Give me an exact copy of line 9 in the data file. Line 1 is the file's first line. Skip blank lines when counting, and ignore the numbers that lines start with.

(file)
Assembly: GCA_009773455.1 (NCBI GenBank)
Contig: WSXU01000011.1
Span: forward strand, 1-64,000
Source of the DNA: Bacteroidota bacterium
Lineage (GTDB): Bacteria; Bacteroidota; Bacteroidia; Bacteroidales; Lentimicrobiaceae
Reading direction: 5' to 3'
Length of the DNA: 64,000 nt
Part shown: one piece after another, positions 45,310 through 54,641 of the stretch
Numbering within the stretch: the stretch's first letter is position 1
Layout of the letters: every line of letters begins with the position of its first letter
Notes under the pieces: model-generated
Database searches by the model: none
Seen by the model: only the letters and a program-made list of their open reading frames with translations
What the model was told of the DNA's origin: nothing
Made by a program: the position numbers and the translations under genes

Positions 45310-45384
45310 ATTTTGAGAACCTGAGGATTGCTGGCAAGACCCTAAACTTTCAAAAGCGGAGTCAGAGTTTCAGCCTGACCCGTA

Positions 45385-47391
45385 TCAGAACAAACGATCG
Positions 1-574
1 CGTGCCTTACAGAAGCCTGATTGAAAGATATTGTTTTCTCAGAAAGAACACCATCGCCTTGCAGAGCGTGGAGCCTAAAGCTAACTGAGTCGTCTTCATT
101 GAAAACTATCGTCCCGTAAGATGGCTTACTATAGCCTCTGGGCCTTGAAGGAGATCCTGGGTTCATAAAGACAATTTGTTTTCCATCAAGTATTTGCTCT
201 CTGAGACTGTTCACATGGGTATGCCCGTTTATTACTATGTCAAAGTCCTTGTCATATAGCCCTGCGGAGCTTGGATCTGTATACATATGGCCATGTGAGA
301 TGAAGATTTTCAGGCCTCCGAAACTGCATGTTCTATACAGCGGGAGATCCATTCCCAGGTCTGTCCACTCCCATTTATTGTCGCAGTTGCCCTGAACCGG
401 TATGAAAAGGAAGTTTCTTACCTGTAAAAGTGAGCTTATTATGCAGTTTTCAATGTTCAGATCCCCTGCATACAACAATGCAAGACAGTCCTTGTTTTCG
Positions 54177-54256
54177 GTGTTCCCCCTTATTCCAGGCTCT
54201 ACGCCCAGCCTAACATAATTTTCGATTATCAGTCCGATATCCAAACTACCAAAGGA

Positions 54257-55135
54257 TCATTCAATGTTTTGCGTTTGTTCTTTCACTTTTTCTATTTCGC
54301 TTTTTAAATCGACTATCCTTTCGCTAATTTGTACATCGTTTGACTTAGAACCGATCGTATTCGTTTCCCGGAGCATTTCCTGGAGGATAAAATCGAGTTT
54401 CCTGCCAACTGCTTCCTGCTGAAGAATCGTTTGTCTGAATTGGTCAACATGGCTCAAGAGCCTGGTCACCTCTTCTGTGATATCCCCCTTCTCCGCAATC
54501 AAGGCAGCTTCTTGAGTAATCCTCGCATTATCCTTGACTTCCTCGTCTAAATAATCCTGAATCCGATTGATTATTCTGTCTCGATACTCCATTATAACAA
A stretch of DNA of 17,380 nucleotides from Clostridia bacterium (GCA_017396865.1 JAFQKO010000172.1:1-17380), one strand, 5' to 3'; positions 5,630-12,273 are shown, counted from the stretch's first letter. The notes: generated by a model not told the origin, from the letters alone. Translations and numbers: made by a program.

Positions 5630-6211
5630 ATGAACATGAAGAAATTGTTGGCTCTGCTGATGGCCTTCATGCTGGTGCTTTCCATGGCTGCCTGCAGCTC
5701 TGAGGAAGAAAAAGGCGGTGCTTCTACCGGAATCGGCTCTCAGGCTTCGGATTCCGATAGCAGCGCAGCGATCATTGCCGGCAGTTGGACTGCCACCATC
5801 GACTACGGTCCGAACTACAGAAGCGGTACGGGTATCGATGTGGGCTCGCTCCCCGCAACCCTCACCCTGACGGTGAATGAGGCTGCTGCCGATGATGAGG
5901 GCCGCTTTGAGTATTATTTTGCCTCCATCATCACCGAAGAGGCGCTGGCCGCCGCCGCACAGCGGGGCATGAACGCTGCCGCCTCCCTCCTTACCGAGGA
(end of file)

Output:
Numbering within the stretch: the stretch's first letter is position 1